In celebration of Black History Month, Comic Book Legal Defense Fund has partnered with Black Nerd Problems to spotlight Black comics creators and cartoonists who have made significant contributions to free expression. Visit CBLDF.org throughout the month of February to learn more!
Zelda Jackson Ormes, better known as Jackie, was the first African American woman to make a living as a cartoonist. Between 1937 and 1955, her strips were syndicated extensively nationwide in the Black press, featuring Black women front and center in roles and social situations they were never accorded in the mainstream media of the day. Ormes got her start in journalism while she was still in high school, reporting for the Pittsburgh Courier, which had a nationwide distribution. For her first assignment she covered a boxing match — with the Courier’s sports editor as a chaperone since “I was just a punk,” she said later. She relished the excitement of the news business, recalling in an interview that she “had a great career running around town looking into everything the law would allow, and writing about it.”
In 1937 Ormes tried her hand at cartooning with her first strip, Torchy Brown in Dixie to Harlem. Through the heroine Torchy, a southern transplant to New York who became a performer at the Cotton Club, Ormes was able to address not only racism and prejudice, but also women’s careers and other issues she felt strongly about. She later described herself as “antiwar [and] anti-everything-that’s-smelly.” Although Torchy Brown initially appeared only in the Pittsburgh Courier, before long the strip was syndicated in 14 more Black papers across the country.
In 1940 Ormes brought the original Torchy Brown to an end and briefly moved with her husband Earl to his small hometown of Salem, Ohio, but she was unhappy there, and they soon moved again to Chicago. There, Ormes got a reporting job with the Chicago Defender, and by the mid-1940s she had conceived of another comic strip, the single-panel Candy. In 1946 she started another single-panel strip, Patty Jo ‘n’ Ginger, which featured the acerbic little girl Patty Jo and her fashion-plate older sister Ginger. Through the voice of Patty Jo, Ormes again commented on issues of the day, such as racism, sexism, the military-industrial complex, and McCarthyism. In 1948 she also licensed a Patty Jo doll, which was the first nationally distributed Black doll and remains a highly-sought-after collector’s item to this day.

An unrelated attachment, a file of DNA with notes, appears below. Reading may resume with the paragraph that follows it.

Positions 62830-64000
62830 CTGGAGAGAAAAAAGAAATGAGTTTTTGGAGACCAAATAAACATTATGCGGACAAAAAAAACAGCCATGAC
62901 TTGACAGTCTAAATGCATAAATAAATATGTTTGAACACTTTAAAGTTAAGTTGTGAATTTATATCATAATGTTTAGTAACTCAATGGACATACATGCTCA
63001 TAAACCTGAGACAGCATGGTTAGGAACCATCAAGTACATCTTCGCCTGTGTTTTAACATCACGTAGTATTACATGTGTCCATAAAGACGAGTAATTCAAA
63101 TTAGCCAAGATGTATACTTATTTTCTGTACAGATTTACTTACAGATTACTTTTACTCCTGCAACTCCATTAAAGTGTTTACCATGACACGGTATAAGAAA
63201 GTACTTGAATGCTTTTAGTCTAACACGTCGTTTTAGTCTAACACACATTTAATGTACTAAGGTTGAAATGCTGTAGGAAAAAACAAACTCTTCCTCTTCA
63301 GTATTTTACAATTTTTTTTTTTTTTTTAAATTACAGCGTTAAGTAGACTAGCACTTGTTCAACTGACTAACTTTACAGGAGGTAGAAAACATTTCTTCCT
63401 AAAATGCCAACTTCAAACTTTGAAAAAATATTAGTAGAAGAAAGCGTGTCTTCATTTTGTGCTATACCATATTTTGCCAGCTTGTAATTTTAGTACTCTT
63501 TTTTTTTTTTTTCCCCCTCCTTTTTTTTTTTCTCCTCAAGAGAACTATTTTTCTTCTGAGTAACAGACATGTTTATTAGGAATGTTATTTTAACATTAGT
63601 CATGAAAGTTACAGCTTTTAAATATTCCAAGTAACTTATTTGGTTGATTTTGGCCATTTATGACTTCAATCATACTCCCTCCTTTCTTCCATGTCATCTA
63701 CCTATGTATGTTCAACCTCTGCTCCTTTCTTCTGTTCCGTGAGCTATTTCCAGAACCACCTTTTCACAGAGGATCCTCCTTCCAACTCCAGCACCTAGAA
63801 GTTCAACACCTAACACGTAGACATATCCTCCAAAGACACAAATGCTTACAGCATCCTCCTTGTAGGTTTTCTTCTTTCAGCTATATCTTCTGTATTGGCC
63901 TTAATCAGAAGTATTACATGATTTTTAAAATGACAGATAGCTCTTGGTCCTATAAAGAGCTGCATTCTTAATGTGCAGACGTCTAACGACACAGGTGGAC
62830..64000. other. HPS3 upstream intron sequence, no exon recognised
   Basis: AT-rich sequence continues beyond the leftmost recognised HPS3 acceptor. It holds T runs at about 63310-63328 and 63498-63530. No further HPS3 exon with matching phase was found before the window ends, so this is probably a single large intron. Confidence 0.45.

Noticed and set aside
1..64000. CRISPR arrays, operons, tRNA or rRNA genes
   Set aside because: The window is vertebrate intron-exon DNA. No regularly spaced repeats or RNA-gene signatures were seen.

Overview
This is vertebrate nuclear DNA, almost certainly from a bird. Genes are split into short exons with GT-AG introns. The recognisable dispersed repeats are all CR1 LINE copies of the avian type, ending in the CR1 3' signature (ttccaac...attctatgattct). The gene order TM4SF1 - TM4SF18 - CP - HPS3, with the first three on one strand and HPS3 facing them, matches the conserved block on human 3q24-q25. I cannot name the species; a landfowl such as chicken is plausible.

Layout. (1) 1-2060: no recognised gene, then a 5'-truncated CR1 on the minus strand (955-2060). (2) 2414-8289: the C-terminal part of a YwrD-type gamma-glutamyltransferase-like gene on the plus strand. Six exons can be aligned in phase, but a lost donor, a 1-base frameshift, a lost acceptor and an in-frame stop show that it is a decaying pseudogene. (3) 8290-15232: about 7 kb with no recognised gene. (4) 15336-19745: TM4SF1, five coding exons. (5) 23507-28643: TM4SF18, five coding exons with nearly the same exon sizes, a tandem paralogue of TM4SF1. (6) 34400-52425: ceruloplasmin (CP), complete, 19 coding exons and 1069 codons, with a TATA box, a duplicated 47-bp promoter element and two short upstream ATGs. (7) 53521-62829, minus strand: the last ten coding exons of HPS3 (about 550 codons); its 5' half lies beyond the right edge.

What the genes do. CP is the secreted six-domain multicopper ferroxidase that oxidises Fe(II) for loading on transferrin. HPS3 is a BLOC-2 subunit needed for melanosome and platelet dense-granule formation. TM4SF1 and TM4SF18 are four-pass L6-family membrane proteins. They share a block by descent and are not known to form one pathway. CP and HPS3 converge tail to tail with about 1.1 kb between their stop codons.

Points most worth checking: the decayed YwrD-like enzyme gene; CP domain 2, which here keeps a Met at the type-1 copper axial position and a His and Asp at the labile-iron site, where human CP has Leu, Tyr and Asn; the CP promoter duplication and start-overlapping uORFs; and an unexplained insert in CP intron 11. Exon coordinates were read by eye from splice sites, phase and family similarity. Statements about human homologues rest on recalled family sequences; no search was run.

In 1950 a national syndicate persuaded Ormes to bring back Torchy Brown for a new strip, Torchy in Heartbeats. Initially, however, the syndicate only wanted her to provide the art to match a male writer’s storylines. This did not work out well, as Ormes said she constantly had to remind the writer that the character she created “was no moonstruck crybaby, and that she wouldn’t perish between heartbreaks. I have never liked dreamy little women who can’t hold their own.” Eventually Ormes again gained full creative control over the strip, which ran until 1955, when papers like the Courier and the Defender cut their comics sections to give more space to news coverage of the growing Civil Rights Movement. Ormes switched to fine art painting until she also had to give that up due to rheumatoid arthritis.
By the time Ormes retired from comics, her husband was managing the historic DuSable Hotel on Chicago’s South Side, hosting a veritable who’s who of Black performers, artists, and writers visiting the city. The couple formed lifelong friendships with celebrities including Lena Horne and Sarah Vaughan. Jackie also was heavily involved in local advocacy through the Chicago Urban League and the South Side Community Art Center.
Ormes died in 1985, but in recent years her groundbreaking work has finally begun to be widely recognized. In 2008 the University of Michigan Press published a biography by Nancy Goldstein, Jackie Ormes: The First African American Woman Cartoonist. In an interview on NPR, Goldstein stressed the importance of positive representation for Black girls and women at a crucial turning point in history: